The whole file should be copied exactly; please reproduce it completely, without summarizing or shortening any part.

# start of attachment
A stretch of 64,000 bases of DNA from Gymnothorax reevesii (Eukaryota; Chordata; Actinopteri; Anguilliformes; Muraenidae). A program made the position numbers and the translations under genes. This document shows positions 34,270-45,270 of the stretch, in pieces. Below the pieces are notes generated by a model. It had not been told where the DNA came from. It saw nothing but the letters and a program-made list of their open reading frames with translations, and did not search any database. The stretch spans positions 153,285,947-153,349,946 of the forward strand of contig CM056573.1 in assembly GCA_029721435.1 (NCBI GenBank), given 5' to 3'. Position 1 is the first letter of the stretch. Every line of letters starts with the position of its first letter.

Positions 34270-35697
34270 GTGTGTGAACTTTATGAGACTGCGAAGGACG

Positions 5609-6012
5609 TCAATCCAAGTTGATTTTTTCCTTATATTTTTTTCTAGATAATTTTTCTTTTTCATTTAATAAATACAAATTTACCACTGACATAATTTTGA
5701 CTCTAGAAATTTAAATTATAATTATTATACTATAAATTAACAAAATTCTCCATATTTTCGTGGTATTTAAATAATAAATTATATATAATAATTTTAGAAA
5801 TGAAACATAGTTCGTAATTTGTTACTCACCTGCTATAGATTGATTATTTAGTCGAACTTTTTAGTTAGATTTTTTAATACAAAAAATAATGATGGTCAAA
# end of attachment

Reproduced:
A stretch of 64,000 bases of DNA from Gymnothorax reevesii (Eukaryota; Chordata; Actinopteri; Anguilliformes; Muraenidae). A program made the position numbers and the translations under genes. This document shows positions 34,270-45,270 of the stretch, in pieces. Below the pieces are notes generated by a model. It had not been told where the DNA came from. It saw nothing but the letters and a program-made list of their open reading frames with translations, and did not search any database. The stretch spans positions 153,285,947-153,349,946 of the forward strand of contig CM056573.1 in assembly GCA_029721435.1 (NCBI GenBank), given 5' to 3'. Position 1 is the first letter of the stretch. Every line of letters starts with the position of its first letter.

Positions 34270-35697
34270 GTGTGTGAACTTTATGAGACTGCGAAGGACG

Positions 5609-6012
5609 TCAATCCAAGTTGATTTTTTCCTTATATTTTTTTCTAGATAATTTTTCTTTTTCATTTAATAAATACAAATTTACCACTGACATAATTTTGA
5701 CTCTAGAAATTTAAATTATAATTATTATACTATAAATTAACAAAATTCTCCATATTTTCGTGGTATTTAAATAATAAATTATATATAATAATTTTAGAAA
5801 TGAAACATAGTTCGTAATTTGTTACTCACCTGCTATAGATTGATTATTTAGTCGAACTTTTTAGTTAGATTTTTTAATACAAAAAATAATGATGGTCAAA